The second advantage of home equity loans or lines of credit is that the interest charges are generally tax-deductible if the loan is used to acquire, build or make capital improvements to your primary residence and one other home, such as a vacation home.
The interest on the loan is not tax-deductible if it is used for personal expenses other than capital improvements, such as to pay off credit card debt, pay for tuition or finance a vacation.
Keep in mind, your loan’s origination date comes into play here.
Prior to the enactment of the Tax Cuts and Jobs Act in 2017, the interest was tax-deductible up to a maximum of $1 million if the loan was used to buy, build or make capital improvements and up to $100,000 if the loan was used for personal expenses. Today, for any loan that originates on or after December 15, 2017, interest charges on home equity loans or lines of credit are tax-deductible up to a maximum of $750,000. Amounts above this are prorated.
Disadvantages of Home Equity Loans
Now, the downsides, which are most likely to occur if you run into financial trouble.
Your home is at risk
A major disadvantage of a home equity loan or a home equity line of credit is that it puts your home at risk. In other words, you could lose your house.
Homeowners pledge their home as collateral for the loan, which means the lender can repossess the home and sell it to satisfy the outstanding debt on the loan.
Many homeowners take out home equity lines of credit to consolidate their credit card debts to make them tax-deductible and pay them back at lower interest rates. However, you are unable to make payments, credit card debt can be discharged under Chapter 7 bankruptcy laws while home equity loans are secured and must be paid back in full.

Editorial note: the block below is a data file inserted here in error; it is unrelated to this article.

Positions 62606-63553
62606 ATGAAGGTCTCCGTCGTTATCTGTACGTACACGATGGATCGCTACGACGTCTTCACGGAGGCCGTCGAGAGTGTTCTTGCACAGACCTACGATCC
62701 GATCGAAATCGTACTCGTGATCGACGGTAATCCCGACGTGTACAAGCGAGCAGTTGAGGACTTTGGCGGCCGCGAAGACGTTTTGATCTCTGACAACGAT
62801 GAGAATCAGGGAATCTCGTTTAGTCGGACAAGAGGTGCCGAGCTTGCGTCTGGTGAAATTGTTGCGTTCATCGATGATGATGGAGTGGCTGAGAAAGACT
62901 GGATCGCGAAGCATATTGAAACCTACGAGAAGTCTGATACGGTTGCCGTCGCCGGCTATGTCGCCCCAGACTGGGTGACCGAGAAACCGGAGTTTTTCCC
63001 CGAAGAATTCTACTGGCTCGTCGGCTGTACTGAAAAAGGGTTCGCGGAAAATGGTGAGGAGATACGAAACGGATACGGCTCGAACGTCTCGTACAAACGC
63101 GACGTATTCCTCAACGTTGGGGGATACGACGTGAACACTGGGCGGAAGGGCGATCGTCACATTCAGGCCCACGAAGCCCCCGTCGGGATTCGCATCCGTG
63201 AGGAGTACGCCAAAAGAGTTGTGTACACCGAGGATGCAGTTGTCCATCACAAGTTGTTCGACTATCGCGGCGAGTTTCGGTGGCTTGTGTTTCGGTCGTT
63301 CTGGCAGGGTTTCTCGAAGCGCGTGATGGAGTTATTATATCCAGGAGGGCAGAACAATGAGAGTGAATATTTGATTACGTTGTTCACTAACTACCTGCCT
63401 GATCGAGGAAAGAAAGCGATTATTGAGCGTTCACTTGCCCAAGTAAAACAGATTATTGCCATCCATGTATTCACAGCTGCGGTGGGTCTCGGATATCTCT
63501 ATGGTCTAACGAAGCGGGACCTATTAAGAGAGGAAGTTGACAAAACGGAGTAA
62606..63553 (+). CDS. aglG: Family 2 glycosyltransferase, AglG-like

You may owe more than the home is worth
Another disadvantage is when a home equity loan has been taken out and the value of the home drops significantly in price. In this case, you may owe more than the house is worth.
If your house needs to be sold to satisfy creditors, this could cause a significant problem. Also, you might be unable to lease your home during the term of the loan to generate extra income, if needed, to pay your debts.
Limits other financing options and impacts your cash flow
A third disadvantage is that the use of a home equity loan also limits future financing flexibility. Although it can be an excellent source to use for emergencies, you can have only one home equity loan outstanding at a time. And don't forget that any borrowing places an obligation on your future cash flow and reduces your future disposable income.
Ultimately, you should always use caution when taking out any type of loan. Make sure you aren't taking on more debt than you can support. Therefore, when considering different financing options for your financial goals work with a financial adviser to build a financial plan that will help determine the most appropriate choice for you.
From managing your 401(k) to choosing the right age to claim Social Security, there are many more important financial steps that will help you achieve your financial goals. You can find them in our free ebook, Your Money in Your 50s: A Retirement Planning Guide for Procrastinators and Avid-Savers.